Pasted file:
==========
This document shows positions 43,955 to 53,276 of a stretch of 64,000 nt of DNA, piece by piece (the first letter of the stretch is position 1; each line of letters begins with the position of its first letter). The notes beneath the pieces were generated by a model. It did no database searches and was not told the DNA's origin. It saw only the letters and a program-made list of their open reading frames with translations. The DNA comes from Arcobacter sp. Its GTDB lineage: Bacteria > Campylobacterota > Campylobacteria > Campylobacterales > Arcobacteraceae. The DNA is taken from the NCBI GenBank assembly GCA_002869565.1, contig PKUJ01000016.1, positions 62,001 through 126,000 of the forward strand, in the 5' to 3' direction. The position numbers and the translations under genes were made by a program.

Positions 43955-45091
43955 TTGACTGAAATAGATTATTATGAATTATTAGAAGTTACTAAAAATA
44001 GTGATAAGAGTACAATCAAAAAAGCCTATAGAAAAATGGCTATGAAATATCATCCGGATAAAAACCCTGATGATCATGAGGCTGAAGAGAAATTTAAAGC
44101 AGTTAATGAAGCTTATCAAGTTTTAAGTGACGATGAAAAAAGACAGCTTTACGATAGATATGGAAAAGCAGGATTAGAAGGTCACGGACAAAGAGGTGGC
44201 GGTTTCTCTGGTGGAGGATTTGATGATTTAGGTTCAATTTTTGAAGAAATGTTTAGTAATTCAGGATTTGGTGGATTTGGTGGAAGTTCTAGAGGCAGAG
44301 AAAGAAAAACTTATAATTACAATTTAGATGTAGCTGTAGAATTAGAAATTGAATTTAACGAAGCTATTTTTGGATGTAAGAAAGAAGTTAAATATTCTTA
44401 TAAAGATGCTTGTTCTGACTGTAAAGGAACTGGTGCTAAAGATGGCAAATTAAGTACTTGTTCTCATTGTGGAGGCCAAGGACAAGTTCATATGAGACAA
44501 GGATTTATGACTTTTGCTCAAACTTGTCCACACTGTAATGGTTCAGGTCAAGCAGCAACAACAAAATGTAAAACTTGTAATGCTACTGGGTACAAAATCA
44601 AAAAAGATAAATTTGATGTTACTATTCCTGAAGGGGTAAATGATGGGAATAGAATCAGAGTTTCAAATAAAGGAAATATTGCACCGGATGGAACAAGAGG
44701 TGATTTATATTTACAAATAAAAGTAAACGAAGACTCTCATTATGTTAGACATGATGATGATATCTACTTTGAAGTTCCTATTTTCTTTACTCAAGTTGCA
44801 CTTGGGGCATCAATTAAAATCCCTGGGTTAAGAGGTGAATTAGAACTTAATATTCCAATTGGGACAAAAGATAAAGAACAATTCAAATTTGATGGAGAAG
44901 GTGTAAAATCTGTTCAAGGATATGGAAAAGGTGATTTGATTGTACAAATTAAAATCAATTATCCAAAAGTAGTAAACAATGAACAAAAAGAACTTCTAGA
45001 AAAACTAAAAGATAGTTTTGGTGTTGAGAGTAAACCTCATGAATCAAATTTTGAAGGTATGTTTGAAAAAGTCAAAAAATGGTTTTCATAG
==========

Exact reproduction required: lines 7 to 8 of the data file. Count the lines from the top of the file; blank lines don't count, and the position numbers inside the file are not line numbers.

44301 AAAGAAAAACTTATAATTACAATTTAGATGTAGCTGTAGAATTAGAAATTGAATTTAACGAAGCTATTTTTGGATGTAAGAAAGAAGTTAAATATTCTTA
44401 TAAAGATGCTTGTTCTGACTGTAAAGGAACTGGTGCTAAAGATGGCAAATTAAGTACTTGTTCTCATTGTGGAGGCCAAGGACAAGTTCATATGAGACAA